Notre Dame Dive Coach Caiming Xie To Retire After 25 Years In South Bend

Notre Dame’s longtime diving coach Caiming Xie is retiring, the school announced today in a press release. Caiming was the first full-time dive coach in program history.

Caiming was the Chinese national team head coach from 1977 to 1990, and served as the Chinese Olympic diving coach in 1980. He spent time at Pittsburgh and Toledo before joining the Notre Dame program for the 1995-1996 season.

 

The full Notre Dame press release is below:

NOTRE DAME, Ind. — After 25 seasons at the University of Notre Dame, head diving coach Caiming Xie announced his retirement. Caiming coached for 42 years throughout his career, and was the first full-time diving coach for the Notre Dame program.

“Notre Dame is an incredible university filled with wonderful people, and I am grateful for the opportunity I’ve had to represent the Diving program for 25 years,” Caiming noted. “I am proud to have worked alongside amazing colleagues and awesome student-athletes to help develop Notre Dame Diving into a nationally-recognized, remarkable program.”

During his tenure with the program, Caiming molded some of the top divers ever to compete for the Irish who combined for 16 individual conference titles, 11 All-America or honorable mention All-America citations and seven BIG EAST Most Outstanding Diver awards.

“We thank Caiming for his expertise and the standard he set for the Notre Dame Dive program,” Notre Dame head swimming and diving coach Mike Litzinger expressed. “We congratulate him on his well-earned retirement.”

For his efforts, Caiming, the first full-time diving coach in Notre Dame history, was named the BIG EAST’s top diving coach on 10 occasions during Notre Dame’s run in the conference from 1996-2013. He claimed the honor on the women’s side in 1999, 2004, 2005, 2008 and 2013 and with the men in 2006, 2007, 2010, 2011 and 2012.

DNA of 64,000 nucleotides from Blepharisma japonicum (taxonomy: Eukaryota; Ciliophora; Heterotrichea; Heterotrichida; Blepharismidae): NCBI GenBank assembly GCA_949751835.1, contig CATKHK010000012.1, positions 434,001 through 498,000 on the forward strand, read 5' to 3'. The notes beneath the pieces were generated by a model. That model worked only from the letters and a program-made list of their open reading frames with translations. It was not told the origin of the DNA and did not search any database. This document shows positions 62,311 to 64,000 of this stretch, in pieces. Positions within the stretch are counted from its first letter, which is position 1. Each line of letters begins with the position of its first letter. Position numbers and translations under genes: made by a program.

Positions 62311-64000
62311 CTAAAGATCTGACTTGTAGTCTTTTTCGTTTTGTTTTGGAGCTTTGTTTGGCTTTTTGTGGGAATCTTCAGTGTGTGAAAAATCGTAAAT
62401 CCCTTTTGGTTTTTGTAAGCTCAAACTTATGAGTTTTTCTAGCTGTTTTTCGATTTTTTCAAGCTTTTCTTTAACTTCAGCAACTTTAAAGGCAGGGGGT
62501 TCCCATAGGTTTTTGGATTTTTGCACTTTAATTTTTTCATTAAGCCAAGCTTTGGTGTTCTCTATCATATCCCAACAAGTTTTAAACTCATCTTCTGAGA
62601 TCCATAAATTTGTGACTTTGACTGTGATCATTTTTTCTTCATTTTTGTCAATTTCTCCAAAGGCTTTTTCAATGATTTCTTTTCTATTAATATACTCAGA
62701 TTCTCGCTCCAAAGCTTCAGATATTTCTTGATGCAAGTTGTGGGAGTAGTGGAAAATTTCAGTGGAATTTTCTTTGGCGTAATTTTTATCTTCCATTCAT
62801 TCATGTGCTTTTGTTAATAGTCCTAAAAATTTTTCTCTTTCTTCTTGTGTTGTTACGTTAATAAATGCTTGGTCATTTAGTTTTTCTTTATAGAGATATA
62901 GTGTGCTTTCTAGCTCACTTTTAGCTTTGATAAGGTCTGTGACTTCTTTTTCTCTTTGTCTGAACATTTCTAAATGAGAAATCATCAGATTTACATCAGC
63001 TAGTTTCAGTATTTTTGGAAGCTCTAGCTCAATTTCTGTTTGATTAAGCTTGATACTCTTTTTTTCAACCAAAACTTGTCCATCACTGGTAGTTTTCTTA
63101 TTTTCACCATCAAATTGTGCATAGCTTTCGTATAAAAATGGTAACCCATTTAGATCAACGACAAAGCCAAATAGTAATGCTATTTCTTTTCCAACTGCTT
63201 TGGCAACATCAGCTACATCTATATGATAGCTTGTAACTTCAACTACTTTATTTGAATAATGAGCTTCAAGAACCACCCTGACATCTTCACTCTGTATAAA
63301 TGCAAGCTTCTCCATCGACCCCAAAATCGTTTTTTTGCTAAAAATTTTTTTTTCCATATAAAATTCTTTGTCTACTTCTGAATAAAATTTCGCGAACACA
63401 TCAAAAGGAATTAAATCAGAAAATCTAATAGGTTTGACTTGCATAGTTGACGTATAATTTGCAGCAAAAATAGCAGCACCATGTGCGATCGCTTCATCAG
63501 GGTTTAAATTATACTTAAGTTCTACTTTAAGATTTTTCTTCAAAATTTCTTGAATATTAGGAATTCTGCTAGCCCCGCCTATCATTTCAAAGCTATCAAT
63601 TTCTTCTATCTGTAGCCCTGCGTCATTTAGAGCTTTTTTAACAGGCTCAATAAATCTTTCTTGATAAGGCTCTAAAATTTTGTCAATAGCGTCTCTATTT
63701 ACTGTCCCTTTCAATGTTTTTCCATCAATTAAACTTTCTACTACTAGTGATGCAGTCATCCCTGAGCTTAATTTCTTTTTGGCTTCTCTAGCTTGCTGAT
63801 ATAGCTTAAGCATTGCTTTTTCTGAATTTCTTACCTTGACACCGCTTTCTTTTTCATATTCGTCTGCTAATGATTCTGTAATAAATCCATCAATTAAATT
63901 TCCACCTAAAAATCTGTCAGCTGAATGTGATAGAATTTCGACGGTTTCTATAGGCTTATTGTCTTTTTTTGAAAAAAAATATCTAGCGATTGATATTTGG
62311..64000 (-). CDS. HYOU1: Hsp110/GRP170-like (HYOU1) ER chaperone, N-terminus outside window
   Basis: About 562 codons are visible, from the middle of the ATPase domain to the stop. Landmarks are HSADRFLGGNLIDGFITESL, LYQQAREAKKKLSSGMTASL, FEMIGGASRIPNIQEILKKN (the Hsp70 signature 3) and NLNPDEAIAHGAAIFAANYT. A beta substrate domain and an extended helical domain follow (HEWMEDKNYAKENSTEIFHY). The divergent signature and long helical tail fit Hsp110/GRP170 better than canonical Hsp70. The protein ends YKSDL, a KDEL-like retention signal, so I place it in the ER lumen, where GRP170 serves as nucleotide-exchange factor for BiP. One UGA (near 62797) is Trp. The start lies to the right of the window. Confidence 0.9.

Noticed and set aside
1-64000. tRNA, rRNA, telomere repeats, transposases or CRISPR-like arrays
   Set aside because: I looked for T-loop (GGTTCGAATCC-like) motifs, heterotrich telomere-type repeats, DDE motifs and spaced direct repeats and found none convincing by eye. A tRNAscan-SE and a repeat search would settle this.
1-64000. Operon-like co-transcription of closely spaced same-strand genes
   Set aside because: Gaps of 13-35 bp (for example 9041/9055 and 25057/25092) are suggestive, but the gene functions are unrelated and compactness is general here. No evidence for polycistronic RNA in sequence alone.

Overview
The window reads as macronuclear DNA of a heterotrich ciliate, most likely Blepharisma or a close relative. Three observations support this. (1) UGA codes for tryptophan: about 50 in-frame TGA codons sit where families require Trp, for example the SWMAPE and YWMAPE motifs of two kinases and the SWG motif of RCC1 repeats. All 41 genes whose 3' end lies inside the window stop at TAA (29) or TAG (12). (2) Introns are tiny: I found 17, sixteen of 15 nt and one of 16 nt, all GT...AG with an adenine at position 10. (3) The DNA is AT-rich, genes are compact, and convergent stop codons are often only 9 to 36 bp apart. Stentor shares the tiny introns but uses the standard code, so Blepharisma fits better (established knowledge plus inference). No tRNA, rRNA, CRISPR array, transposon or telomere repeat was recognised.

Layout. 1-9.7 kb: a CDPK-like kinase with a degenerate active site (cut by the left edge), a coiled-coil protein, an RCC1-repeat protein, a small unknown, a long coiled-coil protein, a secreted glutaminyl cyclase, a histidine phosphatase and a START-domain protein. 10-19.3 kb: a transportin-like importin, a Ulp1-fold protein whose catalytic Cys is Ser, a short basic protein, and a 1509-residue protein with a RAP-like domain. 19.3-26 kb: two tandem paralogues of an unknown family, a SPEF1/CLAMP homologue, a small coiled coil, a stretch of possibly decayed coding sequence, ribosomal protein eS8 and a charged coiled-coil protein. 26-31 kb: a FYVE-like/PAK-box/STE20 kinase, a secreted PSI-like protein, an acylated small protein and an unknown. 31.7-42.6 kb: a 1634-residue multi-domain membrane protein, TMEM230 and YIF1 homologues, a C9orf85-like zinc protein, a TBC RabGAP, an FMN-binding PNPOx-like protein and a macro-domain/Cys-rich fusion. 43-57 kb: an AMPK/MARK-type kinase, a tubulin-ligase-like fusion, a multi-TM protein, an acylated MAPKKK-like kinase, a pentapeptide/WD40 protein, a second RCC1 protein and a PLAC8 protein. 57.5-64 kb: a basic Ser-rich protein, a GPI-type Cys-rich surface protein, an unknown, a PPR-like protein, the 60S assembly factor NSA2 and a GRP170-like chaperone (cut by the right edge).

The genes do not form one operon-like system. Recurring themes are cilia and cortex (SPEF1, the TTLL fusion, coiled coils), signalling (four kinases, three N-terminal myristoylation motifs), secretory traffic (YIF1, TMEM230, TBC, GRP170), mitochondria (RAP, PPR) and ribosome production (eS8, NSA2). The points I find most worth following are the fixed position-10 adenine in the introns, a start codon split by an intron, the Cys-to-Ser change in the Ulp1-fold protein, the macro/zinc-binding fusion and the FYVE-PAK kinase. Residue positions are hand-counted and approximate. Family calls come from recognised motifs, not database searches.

“As the first head diving coach in Notre Dame history, Caiming leaves behind a very strong program but, more importantly, he also leaves behind 25 years of students who have benefited from his dedicated care and his wise counsel,” said University Vice President and James E. Rohr Director of Athletics Jack Swarbrick. “We wish him well in his retirement, and we look forward to embarking on a national search to identify our next diving coach.”

Before coming to Notre Dame, Caiming was the head diving coach for three years at Toledo, earning Mid-American Conference Diving Coach of the Year laurels in each of his last two seasons. Prior to his stint with the Rockets, Caiming was an assistant coach for the 1991-92 season at Pittsburgh.

Boasting a wealth of international experience on his résumé, Caiming served as the 1980 Chinese Olympic diving coach. He was a technical consultant for United States Diving since 1994 and has held clinics and presentations for the United States Diving national team. In 2010 and again in 2012, Caiming was a USA Diving National Team leader and coach at the FINA/NVC Diving World Series.

Caiming also helped coach a United States squad that claimed six medals at the 2009 World University Games in Belgrade, Serbia, and again coached at the 2011 World University Games in Shenzhen, China.

The Chinese national team coach from 1977-90, Caiming coached Sun Shu-Wei, a gold medalist in the men’s platform competition at the 1992 Olympics in Barcelona, and Zhu Jin- Hong, who finished fourth in the women’s platform in Barcelona. Caiming’s divers also have earned medals at the Asian Games, World Cup, World University Games and World Championships.

A 1985 graduate of the Beijing Institute of Physical Education, he also won numerous Chinese diving championships on the national level.

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RANDY JULIAN
5 months ago

Congratulations Caiming and job well Done – GO Irish!!!

Mike Anderson
Reply to  RANDY JULIAN
5 months ago

Congratulations Caiming!

About Jared Anderson

Jared Anderson

Jared Anderson swam for nearly twenty years. Then, Jared Anderson stopped swimming and started writing about swimming. He's not sick of swimming yet. Swimming might be sick of him, though. Jared was a YMCA and high school swimmer in northern Minnesota, and spent his college years swimming breaststroke and occasionally pretending …

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